Pale Blue Dot: A Vision of the Human Future in Space Test | Mid-Book Test - Hard

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This test consists of 5 short answer questions, 10 short essay questions, and 1 (of 3) essay topics.

Short Answer Questions

1. How many planets were known to ancient people?

2. How fast was Voyager I moving in 1990?

3. At the time this book was written, how many planets were known to exist around other stars?

4. Sagan suggest that modern religious thinking treats scientific evidence in what way?

5. What are the records on the Voyager craft engraved in?

Short Essay Questions

1. What advantage make it more likely that the Voyager records will eventually be found?

2. How has the attitude of the Catholic church towards Galileo changed over time?

3. What does the image of the "pale blue dot" suggest to Sagan?

4. Briefly describe the progress made to undermine the geocentric theory.

5. Why is it difficult to detect intelligent life on Earth?

6. As of 1990, what had the Voyager spacecraft achieved?

7. Why does Sagan believe that the image of the "pale blue dot" undermined the "imagined self-importance" of humanity?

8. What is the problem of perspective in estimating the importance of human beings?

9. What seemingly important features of humanity does Sagan deny to be distinguishing?

10. What questions does Sagan say he intends to address in this book?

Essay Topics

Write an essay for ONE of the following topics:

Essay Topic 1

The heliocentric theory was developed by Copernicus, Galileo, and others, and uprooted the dogmatically endorsed geocentric theory, forever changing the nature of scientific thought in the West.

1) Describe heliocentric theory and the scientists who proposed and developed it.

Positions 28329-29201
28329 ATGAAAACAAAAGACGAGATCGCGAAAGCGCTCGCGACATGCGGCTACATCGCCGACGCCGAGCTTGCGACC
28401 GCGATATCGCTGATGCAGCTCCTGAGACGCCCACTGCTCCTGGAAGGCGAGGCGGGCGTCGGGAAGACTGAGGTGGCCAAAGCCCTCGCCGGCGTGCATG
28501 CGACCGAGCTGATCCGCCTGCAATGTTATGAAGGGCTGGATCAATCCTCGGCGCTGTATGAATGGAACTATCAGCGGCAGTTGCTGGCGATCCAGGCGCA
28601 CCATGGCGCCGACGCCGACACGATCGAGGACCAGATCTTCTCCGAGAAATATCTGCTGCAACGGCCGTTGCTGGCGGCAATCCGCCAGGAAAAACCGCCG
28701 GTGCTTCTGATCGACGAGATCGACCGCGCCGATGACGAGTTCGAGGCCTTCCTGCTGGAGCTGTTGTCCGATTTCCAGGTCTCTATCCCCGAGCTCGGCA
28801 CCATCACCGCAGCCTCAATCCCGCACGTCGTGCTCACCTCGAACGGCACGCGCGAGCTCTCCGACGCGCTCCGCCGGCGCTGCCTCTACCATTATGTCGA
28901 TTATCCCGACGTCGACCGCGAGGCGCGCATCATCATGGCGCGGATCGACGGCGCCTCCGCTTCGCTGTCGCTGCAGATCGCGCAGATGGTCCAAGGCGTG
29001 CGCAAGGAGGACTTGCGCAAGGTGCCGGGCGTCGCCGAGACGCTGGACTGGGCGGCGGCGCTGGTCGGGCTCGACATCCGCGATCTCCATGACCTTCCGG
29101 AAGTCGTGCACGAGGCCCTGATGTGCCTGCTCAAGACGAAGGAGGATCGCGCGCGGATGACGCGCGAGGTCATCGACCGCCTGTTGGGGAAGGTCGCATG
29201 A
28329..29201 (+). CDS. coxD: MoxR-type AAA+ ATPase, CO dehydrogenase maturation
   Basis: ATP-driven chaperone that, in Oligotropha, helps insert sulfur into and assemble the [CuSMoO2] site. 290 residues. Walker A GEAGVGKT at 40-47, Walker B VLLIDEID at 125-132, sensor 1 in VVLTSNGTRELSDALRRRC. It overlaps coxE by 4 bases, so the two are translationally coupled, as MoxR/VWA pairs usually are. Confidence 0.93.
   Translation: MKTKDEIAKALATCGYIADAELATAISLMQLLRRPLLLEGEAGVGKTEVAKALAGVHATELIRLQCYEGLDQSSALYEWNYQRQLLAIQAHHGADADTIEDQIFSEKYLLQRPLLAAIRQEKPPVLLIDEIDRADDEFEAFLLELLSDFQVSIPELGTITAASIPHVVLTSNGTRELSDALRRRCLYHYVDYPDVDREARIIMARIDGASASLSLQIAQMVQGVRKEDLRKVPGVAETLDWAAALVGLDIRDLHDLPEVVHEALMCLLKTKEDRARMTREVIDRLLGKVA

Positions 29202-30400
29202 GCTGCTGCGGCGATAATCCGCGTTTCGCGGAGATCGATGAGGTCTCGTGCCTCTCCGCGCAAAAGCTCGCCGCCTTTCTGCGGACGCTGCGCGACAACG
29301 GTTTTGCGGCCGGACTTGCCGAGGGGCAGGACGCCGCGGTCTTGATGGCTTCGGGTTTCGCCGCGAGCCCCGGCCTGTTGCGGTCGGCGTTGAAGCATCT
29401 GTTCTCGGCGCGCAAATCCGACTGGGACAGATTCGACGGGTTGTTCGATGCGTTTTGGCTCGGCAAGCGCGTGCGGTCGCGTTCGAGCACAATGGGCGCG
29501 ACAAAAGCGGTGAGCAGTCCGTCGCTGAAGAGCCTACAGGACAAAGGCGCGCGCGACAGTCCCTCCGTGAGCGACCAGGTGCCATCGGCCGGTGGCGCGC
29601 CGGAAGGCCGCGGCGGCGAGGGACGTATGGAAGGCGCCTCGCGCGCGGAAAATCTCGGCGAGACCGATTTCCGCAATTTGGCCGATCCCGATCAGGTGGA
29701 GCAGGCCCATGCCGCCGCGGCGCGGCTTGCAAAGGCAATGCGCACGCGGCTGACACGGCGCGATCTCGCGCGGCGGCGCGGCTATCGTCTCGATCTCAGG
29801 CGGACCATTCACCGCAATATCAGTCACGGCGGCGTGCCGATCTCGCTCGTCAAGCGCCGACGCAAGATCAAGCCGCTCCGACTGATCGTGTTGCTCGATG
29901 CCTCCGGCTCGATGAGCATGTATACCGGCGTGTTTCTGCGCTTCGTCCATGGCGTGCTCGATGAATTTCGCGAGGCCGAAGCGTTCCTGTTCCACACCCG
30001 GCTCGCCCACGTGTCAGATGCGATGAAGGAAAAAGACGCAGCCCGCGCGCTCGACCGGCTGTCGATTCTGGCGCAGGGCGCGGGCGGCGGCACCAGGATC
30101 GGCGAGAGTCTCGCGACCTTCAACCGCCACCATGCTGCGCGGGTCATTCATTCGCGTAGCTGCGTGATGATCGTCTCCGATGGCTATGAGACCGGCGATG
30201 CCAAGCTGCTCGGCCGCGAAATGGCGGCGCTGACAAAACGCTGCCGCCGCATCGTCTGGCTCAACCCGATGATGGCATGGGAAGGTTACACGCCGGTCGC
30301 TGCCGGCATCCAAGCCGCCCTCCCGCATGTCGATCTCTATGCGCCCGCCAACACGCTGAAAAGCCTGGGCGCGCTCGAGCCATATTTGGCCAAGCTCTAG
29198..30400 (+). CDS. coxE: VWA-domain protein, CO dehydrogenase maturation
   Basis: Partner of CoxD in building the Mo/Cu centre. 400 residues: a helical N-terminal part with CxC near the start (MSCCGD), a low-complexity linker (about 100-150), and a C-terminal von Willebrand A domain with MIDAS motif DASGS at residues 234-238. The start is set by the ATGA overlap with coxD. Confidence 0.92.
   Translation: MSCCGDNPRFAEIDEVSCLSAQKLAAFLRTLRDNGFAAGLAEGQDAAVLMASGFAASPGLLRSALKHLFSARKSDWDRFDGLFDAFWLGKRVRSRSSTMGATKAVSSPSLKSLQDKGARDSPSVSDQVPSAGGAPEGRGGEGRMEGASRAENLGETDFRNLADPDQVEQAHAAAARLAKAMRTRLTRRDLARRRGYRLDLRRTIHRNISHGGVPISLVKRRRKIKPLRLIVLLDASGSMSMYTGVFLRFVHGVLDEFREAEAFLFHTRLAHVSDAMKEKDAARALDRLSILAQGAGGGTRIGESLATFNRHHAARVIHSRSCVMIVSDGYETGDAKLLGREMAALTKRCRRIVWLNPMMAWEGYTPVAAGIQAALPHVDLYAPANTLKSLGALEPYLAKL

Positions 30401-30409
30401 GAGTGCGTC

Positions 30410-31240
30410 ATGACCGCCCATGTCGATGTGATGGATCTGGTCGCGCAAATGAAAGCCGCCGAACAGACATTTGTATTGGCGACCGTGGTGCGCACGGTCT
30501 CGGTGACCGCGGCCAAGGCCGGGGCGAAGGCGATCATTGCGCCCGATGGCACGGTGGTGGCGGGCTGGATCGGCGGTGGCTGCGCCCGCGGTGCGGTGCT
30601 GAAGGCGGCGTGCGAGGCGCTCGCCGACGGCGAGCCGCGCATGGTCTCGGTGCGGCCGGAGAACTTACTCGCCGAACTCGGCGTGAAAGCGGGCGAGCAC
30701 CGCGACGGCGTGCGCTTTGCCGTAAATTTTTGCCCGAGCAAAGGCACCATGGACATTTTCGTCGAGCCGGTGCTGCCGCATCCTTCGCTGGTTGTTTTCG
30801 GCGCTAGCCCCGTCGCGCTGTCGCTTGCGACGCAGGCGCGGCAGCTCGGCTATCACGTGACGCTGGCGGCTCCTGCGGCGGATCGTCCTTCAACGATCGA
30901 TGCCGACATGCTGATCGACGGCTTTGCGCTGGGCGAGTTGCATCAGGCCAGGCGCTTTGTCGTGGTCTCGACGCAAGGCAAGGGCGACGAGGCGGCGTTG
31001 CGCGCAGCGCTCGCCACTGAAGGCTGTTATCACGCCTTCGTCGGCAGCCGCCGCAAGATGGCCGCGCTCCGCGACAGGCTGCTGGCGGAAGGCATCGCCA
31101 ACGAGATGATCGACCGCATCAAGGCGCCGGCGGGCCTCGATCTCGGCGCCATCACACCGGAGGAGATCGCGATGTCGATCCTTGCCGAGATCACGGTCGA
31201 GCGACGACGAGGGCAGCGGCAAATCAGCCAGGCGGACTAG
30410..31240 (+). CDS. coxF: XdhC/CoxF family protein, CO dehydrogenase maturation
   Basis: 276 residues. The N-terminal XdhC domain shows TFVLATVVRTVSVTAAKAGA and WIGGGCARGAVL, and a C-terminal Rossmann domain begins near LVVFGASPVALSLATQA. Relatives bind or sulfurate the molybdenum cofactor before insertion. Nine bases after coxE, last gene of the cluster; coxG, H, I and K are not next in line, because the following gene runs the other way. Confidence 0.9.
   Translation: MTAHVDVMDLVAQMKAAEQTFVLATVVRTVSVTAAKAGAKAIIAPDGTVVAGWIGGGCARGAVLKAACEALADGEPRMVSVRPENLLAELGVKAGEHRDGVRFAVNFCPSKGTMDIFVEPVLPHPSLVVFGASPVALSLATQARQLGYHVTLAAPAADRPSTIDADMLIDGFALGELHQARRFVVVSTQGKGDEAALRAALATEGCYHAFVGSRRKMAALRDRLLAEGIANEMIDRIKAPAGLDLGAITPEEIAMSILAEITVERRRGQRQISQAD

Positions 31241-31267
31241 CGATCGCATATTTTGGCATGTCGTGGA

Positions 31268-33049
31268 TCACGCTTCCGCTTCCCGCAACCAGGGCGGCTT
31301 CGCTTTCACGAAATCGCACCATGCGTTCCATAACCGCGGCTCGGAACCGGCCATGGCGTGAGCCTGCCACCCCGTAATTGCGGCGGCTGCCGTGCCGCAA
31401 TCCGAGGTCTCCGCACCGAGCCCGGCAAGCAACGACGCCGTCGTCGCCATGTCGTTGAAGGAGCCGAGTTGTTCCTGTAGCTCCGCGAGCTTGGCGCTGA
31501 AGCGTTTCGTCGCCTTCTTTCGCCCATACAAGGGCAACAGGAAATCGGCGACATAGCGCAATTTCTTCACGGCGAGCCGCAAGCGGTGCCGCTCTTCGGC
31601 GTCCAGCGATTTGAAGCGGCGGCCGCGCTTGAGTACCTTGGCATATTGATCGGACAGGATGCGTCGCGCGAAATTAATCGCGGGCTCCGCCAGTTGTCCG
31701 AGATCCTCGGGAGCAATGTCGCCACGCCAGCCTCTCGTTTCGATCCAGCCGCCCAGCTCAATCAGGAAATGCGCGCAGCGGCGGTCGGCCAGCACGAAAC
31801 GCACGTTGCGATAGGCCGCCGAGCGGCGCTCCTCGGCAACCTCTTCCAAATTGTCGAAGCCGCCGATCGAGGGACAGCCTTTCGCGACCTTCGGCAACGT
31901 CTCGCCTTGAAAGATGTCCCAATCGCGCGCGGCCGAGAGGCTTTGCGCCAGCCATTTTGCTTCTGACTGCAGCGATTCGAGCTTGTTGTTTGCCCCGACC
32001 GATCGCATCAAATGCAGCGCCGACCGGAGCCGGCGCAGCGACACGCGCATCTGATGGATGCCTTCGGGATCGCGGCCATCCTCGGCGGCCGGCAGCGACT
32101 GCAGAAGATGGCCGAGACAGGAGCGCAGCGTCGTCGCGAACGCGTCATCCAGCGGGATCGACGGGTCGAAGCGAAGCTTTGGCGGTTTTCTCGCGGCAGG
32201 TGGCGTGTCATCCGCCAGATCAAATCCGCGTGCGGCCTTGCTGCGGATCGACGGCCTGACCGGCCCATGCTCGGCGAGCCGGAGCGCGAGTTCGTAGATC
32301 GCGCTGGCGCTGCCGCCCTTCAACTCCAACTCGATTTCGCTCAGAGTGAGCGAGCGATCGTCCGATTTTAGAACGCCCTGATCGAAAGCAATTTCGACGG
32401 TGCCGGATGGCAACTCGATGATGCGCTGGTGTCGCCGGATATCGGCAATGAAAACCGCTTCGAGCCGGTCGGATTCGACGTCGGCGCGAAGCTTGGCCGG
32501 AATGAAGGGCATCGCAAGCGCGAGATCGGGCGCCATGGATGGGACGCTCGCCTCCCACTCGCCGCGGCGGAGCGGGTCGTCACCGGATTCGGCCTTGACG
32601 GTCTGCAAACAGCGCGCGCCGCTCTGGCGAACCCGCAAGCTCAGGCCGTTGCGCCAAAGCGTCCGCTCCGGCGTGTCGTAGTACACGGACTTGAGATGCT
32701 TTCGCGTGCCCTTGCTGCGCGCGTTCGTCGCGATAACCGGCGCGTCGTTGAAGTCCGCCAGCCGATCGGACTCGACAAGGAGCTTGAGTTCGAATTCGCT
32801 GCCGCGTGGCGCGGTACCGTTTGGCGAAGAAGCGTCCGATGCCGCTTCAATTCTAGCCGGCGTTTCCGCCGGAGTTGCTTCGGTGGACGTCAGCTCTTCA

2) Explain some of the abnormalities and observations that lent support to the heliocentric theory.

3) Discuss the reasons that Sagan believes heliocentric theory was opposed by the church.

4) Describe the impact of the victory of the heliocentric theory over the geocentric model on scientific thinking in the West.

Essay Topic 2

Sagan presents a thought experiment in Chapter 5, "Is There Intelligent Life on Earth?" He suggests that the observations that a visiting alien might make of Earth would not necessarily reveal the presence of intelligent life.

1) Discuss the thought experiment that Sagan proposes in Chapter 5, and describe the obvious characteristics of the Earth from the perspective of this visitor.

2) Describe the types of observations a visitor to Earth would have to make in order to determine the presence of intelligent life on the planet.

3) Explain how this thought experiment demonstrates Sagan's point about "missing" important details in the search for life in the solar system.

Essay Topic 3

Venus was once considered to be a "sister planet" to Earth, but is now known to be dramatically different from our own planet.

1) Discuss the characteristics of Venus, including the oddities in its climate, atmosphere, and surface.

2) Explain some of the similarities and differences between Earth and Venus and explain why this planet was once considered a "sister planet" to Earth.

3) Discuss Venus' unique place in the mythologies of ancient cultures around the world, as well as its unique positioning in the night sky as seen from Earth.

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